German neo-Nazis on the rampage

December 11, 1991

By Angela Matheson

BERLIN — Step off the train at Bahnhof Zoo in downtown Berlin for a taste of the new Germany, where gangs of broad-shouldered youth clad in jack boots, jeans and swastika insignia mill on the platform, picking their victims. Austrians, Swedes and other blondes pass unimpeded, but Asians and Africans often find themselves jeered at, jostled and prevented from leaving the station.

Scenes like these are now commonplace throughout Germany, which is in the throes of the worst racial violence since the Third Reich. Mass rallies of neo-Nazis, beatings and murders by gangs wielding baseball bats, and the torching of immigrant apartment blocks are rife across the country.

While the majority of Germans look on in horror, racist attacks chillingly reminiscent of the Nazi past are on the rise. Extreme right-wing parties like the National Democratic Party Germany's large immigrant population and asylum seekers as the cause of rising unemployment and soaring rents. Such parties are growing in popularity in the polls.

The extremist propaganda works because it provides a simple answer for people frightened about their falling standard of living. With up to 3 million out of a labour force of 8 million unemployed or on short-time work in eastern Germany alone, and rent increases of up to 400% over the past year, many are looking for someone to blame.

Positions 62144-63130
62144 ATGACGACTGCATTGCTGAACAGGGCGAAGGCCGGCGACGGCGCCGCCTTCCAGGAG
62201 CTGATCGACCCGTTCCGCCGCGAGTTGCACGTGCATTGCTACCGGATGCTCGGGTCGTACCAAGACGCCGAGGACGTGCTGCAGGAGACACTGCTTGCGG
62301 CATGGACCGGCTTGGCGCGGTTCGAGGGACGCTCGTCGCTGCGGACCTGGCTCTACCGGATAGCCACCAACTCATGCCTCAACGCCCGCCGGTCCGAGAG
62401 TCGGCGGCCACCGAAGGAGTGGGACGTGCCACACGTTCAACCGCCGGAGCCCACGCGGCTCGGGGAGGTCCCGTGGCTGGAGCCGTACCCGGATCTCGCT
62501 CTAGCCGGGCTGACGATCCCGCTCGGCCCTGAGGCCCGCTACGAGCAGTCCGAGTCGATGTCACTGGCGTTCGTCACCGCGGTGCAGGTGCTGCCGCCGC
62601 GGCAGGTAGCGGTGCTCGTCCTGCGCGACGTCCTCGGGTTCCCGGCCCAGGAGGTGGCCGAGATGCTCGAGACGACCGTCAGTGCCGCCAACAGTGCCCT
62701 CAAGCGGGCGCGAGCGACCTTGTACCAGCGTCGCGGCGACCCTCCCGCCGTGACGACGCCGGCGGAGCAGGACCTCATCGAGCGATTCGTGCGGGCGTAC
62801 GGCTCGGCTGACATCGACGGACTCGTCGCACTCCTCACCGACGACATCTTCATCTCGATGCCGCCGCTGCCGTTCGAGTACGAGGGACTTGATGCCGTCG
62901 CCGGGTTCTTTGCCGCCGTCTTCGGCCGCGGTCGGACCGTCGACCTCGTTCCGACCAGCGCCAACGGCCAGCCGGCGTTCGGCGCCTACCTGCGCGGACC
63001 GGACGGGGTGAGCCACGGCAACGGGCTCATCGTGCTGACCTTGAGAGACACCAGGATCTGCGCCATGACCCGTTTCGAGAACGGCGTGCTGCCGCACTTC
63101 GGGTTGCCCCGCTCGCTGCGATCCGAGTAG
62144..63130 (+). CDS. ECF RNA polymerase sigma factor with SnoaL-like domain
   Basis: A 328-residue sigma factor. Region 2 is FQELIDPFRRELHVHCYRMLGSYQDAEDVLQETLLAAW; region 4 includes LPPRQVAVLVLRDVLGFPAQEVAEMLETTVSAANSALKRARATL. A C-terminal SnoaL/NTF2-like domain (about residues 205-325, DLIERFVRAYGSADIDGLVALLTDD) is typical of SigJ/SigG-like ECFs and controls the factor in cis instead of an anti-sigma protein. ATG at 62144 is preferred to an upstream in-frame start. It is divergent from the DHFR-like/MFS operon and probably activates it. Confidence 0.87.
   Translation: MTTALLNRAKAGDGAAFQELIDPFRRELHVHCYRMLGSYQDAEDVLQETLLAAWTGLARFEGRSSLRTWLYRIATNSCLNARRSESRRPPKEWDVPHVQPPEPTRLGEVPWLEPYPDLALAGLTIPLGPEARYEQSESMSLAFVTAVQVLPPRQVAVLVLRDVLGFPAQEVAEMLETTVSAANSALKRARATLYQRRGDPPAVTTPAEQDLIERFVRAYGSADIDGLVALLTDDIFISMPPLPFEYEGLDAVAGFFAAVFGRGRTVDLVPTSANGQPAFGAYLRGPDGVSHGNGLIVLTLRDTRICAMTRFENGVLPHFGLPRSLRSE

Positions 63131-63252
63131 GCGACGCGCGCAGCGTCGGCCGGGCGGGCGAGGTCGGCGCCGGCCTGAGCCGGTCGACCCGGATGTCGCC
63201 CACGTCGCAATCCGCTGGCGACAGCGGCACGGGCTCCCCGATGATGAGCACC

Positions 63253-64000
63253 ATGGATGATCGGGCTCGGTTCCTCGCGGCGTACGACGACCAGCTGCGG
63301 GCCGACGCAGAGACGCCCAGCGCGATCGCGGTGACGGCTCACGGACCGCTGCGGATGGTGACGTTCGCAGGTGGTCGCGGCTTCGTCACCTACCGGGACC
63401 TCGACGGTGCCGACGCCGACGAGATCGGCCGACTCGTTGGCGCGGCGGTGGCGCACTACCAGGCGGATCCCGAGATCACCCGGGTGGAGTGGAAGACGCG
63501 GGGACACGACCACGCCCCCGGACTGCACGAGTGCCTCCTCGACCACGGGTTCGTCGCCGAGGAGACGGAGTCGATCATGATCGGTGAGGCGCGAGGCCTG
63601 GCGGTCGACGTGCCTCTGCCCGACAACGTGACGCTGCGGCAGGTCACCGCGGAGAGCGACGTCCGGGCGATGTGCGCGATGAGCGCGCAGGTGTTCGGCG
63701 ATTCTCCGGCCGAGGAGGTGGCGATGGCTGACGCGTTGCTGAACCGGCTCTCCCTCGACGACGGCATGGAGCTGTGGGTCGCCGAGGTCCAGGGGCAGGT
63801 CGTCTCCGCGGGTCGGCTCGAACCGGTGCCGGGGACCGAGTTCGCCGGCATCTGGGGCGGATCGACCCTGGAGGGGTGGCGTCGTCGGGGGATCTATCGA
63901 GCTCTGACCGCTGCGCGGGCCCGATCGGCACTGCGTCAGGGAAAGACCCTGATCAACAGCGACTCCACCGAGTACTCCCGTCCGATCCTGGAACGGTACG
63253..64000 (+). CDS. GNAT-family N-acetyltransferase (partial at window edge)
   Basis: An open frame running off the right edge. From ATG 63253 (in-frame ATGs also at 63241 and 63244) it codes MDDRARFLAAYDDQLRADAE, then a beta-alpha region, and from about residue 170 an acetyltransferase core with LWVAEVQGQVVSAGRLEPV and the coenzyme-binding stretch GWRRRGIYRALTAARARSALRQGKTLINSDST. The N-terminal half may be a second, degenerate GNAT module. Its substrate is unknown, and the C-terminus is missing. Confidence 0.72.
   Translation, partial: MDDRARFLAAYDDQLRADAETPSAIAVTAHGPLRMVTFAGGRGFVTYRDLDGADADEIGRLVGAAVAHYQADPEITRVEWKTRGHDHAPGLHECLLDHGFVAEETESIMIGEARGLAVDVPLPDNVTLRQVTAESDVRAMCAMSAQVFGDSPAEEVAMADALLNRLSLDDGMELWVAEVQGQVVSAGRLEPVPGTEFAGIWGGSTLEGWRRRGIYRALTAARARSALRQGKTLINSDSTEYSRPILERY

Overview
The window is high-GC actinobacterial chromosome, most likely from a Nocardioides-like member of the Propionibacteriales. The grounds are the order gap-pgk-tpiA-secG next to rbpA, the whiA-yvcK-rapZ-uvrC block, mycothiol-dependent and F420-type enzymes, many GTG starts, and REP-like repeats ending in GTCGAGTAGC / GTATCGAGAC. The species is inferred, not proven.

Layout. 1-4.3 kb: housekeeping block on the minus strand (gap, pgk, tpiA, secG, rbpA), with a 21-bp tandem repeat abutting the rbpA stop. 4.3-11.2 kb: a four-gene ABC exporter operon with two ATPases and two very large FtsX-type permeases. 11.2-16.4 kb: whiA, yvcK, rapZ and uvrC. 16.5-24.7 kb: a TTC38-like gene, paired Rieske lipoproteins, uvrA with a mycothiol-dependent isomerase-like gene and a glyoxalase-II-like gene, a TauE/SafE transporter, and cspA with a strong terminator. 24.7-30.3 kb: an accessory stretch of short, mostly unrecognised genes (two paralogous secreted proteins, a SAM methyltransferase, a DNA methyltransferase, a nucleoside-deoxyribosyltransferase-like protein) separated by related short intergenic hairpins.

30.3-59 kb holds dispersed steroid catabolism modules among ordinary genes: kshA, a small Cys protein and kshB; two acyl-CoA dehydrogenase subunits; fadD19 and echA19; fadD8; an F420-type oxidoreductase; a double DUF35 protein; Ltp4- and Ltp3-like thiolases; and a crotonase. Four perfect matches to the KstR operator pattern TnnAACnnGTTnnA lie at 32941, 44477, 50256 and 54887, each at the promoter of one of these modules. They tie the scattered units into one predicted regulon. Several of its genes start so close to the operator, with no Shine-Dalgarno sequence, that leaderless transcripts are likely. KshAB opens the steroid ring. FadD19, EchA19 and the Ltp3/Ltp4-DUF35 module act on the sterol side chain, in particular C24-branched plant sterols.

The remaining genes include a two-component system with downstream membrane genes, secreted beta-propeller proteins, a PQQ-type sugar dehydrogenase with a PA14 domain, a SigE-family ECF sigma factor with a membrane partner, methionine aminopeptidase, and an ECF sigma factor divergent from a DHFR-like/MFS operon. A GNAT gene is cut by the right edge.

Over the last few months, a spate of ugly attacks against immigrants reached a peak when hundreds of thugs laid siege to two apartment complexes housing guest workers in the eastern town of Hoyerswerda. For almost a week, 230 residents, many of them African and Vietnamese, barricaded their doors with furniture as youths threatening to burn them alive rampaged through hallways.

The terrified occupants were finally evacuated by police to an army base as their attackers stood by cheering. That night, gang leaders appeared on TV, jubilant and defiant, proclaiming their town foreigner free.

Killings

Vicious attacks are now so common Germans take them for granted. With over 1000 mass assaults against foreigners already on record this year, immigrants, particularly those in smaller towns, live in fear of being stoned or beaten as they walk down the street, or finding their car gutted when they get home.